Breed registry office to reopen

ASR will reopen for registry business on May 4th. If you sent in paperwork and did not receive it back during the shut-down, it was because there were errors in your submission.

Thank you for your understanding during our stay at home order. It was greatly appreciated. Just letting you know as of Monday, May 4th our staff is back in the office full time as our stay at home order has been lifted for our type of business. We are working to catch up on work before we get into the busiest time of the year.
We were able to stay without a week of time in our office on error-free registry work. People who submitted work that contained errors we just did not have the resources to get them called during the stay at home order. We are working to resolve these now since we have more than one person in the office. Please, if you have the ability to remind breeders to double check their work before submitting it, it would be greatly appreciated. Around 30% of all work received contains errors. Missing tag numbers, birthdates, wrong amount of payment, transfer information missing, are just some examples of what is in error.
I will be working to catch up on emails that have been received that I just did not have the time to answer.
Again, thank you for your patience and understanding during these interesting times we all are facing.

Associated Registry StaffJeff, Amber, Rene, Janette & Joelle 
PO Box 231, 420A Lincoln St – Wamego, KS 66547Phone: (785) 456-8500   Fax: (785) 456-8599

Special Notice during Covid-19 National Emergency

Kansas Governor Issues Stay At Home Order

The Kansas Governor issued a stay at home order for non-essential businesses on Saturday, March 28th. The order will run through April 19th. With that said the Associated Registry office will have limited services during this time period. Jeff will be opening mail, returning emails and phone calls and processing any rush work that is submitted. He will be in the office weekdays for a limited amount of hours. If the need is urgent he can be reached on his cell phone at 785-458-9174. Thank you for your understanding during these challenging times. Please stay home when you can so everyone remains healthy and we can return to a somewhat normal life. Jeff Ebert

Associated Registry Staff
Jeff, Amber, Rene, Janette & Joelle 
PO Box 231, 420A Lincoln St – Wamego, KS 66547Phone: (785) 456-8500   Fax: (785) 456-8599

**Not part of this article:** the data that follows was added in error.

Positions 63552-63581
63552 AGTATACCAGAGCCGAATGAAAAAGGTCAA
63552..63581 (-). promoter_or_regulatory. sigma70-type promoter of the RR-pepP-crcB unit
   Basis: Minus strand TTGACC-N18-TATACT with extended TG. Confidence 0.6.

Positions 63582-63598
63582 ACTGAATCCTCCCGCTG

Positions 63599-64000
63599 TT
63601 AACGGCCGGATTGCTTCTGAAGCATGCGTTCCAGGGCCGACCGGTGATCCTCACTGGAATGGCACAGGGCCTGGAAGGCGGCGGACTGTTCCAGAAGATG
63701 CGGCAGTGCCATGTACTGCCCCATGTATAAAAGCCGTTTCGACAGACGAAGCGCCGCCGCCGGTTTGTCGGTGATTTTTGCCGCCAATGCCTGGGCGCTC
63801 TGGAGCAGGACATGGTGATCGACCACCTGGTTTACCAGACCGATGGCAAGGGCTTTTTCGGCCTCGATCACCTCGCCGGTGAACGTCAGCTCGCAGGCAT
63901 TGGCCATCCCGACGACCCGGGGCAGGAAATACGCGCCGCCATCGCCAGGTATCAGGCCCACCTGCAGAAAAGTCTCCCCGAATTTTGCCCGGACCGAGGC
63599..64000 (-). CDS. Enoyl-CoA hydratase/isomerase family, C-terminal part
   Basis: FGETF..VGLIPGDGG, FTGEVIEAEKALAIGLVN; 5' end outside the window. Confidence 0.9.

Change to the color standard – NEW Black Silver designation


Black Pattern vs Black Silver lamb

All purebred Bluefaced Leicester sheep are permitted in the Registry regardless of color: white or natural colored. Although moorit has not yet appeared, it will also be accepted. (Please refer to the Rules for Registration, Section 4.)

Natural Colored: Although the Bluefaced Leicester is predominately a white wool breed, it does carry a recessive black gene and natural colored lambs do appear. Natural colored Bluefaced Leicesters can range from almost solid, to dark animals with patterning (lighter areas of hair and/or wool) on the face, legs, saddle, and other areas. There should be no distinct (sharply defined) white spots in the colored wool on the body. These sheep are registered as “Black Patterned”. (BP)

Black Patterned (BP) lamb

An additional recessive color pattern, formerly recorded as “BP” without recognition of its distinctly different distribution of color, has now been formally recognized in the breed in 2020. Black Silver(BSi) lambs born will have silver/pewter colored body, black socks/legs, black ears, muzzle and eyes with varying amounts of light markings on these points. As yearlings, their wool will fade to off-white and will appear off-white in subsequent years with points retaining varying amounts of dark markings, most commonly around the eyes, muzzle, inside of ears, and on the legs. Although their wool may appear nearly white, these Bsi sheep are considered to be natural colored sheep.

Black Silver (BSi) lamb
Adult black silver (BSi) fleece

White: The ideal white Bluefaced Leicester has dark blue pigmented skin and white wool. On individuals with dark blue skin, the blue coloration shows through white hair on the head, and the insides of the ears are solidly dark. The pigment is also noticeable on the body skin itself (underneath the wool), on the upper parts of the legs, neck skin, and belly.

White lamb showing good blue pigment

Small black spots are permissible on the face, ears, neck, and legs. Lips and nostrils are preferably black, but mottled grey is acceptable. There should be no distinct black, dark red, or dark brown spots in the wool, on the body. There should be no rust-colored hairs, or dark red or dark brown spots/speckles anywhere on the legs or head.

Summary of 2-5-20 Board Meeting

The BLU board met by teleconference meeting on February 5th at 8PM EST. All board members were in attendance but Karen Szewc, who was moving her farm. The new youth board advisor, Kieran Van Horsen, was absent due to a midterm test.

The minutes of the previous meeting in August were approved. The current balance in the treasury is $8768.13, and $78.05 in the Paypal account. Each board member was also provided with a copy of the income and expense detail for yearend 2019. 11 new member packets were sent out during 2019. There are 75 members, of which 7 are Canadian. There were 417 new registrations(up from 332 in 2018) and 155 transfers processed by the breed registry, administered by Associated Sheep Registries in Wamego, KS. A postcard reminder for 2020 dues is ready to be mailed. It includes information about the national show and the new youth programs.